University of Phoenix
Concepts of Family Nursing Theory
Glenda Tali, MSN, RN
Aug 08, 2006
Family Health Nursing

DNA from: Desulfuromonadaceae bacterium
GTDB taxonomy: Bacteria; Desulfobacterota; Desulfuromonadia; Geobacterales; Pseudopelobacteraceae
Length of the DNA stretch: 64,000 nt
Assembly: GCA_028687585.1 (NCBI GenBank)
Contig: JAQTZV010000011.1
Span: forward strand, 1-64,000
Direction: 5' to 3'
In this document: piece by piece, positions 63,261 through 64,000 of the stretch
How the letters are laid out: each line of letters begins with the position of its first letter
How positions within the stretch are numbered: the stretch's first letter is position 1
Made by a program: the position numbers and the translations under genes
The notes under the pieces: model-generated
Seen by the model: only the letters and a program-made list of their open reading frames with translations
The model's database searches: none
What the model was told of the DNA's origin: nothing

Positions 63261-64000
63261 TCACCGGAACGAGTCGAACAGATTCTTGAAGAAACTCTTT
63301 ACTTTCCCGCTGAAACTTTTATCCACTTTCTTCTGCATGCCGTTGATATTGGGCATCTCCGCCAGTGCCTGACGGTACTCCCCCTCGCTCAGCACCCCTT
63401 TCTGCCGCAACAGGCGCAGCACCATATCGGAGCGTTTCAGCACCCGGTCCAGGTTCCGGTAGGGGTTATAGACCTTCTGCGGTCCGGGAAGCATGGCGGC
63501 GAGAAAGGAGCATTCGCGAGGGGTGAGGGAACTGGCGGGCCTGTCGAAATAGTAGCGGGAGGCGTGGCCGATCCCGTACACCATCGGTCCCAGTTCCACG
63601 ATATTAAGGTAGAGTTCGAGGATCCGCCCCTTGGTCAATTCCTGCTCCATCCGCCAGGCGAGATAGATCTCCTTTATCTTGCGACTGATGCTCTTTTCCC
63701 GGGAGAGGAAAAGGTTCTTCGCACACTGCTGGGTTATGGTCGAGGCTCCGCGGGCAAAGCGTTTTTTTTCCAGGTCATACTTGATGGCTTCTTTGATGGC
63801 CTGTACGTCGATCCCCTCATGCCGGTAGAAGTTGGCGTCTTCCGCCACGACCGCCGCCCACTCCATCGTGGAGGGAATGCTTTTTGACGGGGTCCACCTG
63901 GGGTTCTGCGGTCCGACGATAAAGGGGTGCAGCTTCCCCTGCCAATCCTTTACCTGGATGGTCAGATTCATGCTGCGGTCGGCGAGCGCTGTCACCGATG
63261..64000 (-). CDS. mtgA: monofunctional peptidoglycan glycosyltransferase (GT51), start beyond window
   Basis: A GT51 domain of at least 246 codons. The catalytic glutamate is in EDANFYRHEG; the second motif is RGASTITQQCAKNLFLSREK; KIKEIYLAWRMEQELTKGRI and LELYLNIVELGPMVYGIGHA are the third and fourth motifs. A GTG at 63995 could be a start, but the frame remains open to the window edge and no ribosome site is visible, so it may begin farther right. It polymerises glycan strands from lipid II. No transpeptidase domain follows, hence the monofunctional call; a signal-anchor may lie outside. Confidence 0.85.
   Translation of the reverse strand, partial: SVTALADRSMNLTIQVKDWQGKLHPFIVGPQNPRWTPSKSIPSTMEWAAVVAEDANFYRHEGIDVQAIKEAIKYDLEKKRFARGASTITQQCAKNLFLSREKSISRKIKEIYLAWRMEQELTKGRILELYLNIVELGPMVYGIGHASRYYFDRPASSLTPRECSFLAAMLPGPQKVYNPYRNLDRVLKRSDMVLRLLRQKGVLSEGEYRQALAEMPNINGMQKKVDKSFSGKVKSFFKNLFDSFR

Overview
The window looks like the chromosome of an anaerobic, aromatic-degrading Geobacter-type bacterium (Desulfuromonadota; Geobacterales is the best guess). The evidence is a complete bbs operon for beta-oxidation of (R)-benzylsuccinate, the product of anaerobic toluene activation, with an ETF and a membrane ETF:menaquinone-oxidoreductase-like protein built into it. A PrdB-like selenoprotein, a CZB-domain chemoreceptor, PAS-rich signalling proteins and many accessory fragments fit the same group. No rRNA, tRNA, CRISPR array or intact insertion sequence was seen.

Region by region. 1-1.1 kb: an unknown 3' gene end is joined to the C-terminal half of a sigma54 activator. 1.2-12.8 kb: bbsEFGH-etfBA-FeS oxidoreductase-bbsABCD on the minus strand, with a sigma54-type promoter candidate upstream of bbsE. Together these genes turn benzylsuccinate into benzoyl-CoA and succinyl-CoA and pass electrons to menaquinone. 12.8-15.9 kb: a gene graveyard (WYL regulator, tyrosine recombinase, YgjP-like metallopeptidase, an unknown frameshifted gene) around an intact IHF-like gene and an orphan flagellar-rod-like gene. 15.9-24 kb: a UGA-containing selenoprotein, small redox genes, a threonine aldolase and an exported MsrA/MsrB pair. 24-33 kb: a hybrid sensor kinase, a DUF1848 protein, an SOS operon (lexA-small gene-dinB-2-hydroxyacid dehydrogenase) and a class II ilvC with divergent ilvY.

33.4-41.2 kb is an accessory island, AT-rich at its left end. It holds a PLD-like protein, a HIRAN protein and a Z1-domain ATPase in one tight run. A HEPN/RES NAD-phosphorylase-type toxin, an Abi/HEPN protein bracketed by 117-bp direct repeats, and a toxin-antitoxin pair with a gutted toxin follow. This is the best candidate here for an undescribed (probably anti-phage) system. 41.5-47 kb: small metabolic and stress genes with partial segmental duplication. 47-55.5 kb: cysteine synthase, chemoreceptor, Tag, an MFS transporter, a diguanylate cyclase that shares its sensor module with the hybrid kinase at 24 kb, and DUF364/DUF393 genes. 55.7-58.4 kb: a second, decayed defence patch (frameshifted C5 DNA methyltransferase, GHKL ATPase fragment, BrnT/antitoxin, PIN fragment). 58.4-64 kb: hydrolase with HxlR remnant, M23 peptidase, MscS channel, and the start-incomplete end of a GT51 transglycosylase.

With rapid changes in healthcare, increasing cost, the overall demand for and limit of medical care, and decreasing capability of patients to afford health insurance it has become increasingly important on assessing patients for their risk factors, medical problems, and other health issues. One area that can help is by incorporating patient's families into the fold by family health nursing. The health of one family member and his or her quality of life can affect the rest of the family and therefore are closely related (Friedman, Bowden, & Jones, 2003). This paper will explore family health nursing by focusing on four areas. First, it will explain why the family is an important area for the nurse to include while assessing and caring for a patient. The paper will also mention how families have changed within the last few decades and what might constitute a family in today's society. Finally, this paper will give an insight of what my definition of family health nursing is in today's healthcare community. With shorter hospital stays families are needed to know just as much as the patient does when it comes to his or her healthcare plan and therefore the family becomes an important focus along with the patient for various reasons. Assessment of family dynamics can bring an understanding on how the family lives and can help in developing the best possible medical treatment for the patient. According to Anderson (2000), the nurse has a role in helping families "to implement needed adjustment and adaptation, thus facilitating family symptom management, individual and family growth, family understanding, and promotion or improvement in family health". (Anderson, 2000) Studies have shown that a family can influence the outcome of an individual's development and that an illness that affects one...